2. Check for Auto-Renewals.
Some publishing contracts might only last for a fixed term initially – say, 5 years – but then automatically renew and extend for a further term unless the developer or publisher has provided notice to terminate before the end of that initial term.
Auto-renewals are common, and not inherently bad, but they do tend to favour the publisher as it is easy for a developer to forget to serve notice before the end of the initial term. This could lock up your game with the publisher for a longer period than you might like.
A lot of publishers want to take "worldwide" rights. This means that they can publish your game in every territory worldwide which, in theory, is great as that gets your game into the hands of as many players as possible.
If your publisher hasn’t told you what its publishing plans are for various territories then it is worth checking with them. There are cultural requirements that need to be considered when publishing games in China, for example. Check to see if your publisher has actually published in all territories, what contacts they have in those territories, and how they plan to drive sales in those territories.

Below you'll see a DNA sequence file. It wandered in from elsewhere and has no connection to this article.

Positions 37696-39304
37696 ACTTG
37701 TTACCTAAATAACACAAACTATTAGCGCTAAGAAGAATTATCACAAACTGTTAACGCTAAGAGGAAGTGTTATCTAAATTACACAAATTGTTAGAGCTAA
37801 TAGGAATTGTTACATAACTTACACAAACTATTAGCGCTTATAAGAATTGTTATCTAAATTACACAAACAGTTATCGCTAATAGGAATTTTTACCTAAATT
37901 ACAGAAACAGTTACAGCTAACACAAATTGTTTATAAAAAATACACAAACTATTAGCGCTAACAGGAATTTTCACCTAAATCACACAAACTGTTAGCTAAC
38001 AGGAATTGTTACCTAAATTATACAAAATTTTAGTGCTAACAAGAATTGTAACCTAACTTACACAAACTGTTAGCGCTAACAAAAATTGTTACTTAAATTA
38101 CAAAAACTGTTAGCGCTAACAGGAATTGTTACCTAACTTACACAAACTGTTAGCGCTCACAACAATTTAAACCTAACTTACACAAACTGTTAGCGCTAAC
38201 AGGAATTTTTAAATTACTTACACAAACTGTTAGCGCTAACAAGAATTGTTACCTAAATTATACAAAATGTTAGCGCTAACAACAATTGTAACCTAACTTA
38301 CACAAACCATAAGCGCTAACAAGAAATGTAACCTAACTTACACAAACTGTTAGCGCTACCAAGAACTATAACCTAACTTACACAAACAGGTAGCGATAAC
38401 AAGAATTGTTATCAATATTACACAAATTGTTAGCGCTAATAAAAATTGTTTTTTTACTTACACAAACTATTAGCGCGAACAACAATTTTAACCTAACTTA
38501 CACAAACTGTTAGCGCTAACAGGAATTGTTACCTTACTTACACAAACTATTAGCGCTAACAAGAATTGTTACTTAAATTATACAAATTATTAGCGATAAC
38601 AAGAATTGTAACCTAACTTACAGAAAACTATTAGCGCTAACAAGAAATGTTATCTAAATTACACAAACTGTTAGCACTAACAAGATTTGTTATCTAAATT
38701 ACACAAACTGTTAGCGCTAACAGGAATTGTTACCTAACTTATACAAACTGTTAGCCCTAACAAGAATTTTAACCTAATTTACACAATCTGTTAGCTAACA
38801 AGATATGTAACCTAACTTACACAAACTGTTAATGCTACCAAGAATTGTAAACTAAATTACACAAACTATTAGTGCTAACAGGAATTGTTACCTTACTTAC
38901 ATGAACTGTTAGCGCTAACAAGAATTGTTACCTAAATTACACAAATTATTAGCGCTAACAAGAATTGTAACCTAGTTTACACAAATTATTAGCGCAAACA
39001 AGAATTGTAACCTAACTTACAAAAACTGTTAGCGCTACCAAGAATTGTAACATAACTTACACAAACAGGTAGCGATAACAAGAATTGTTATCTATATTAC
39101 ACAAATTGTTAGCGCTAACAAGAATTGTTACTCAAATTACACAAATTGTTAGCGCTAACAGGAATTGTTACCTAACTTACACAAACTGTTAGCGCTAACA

What does Raw Fury’s contract say? Raw Fury’s definition of “Territory” states that they take “worldwide” rights – which is not uncommon.
What is a developer-friendly option? Giving a publisher “worldwide” rights is not necessarily bad. They are likely (or should) have contacts in all territories, and they should have a plan to drive sales in all territories. If a publisher is clear that they have no intention to market or sell your game in, say, Asia then consider carving those territories out from the licence. You can then either self-publish in those territories or find another partner that can help you.
Thanks for reading. The next instalment of Contract Killers will continue looking "Bad Licence Terms" that developers should snuff out.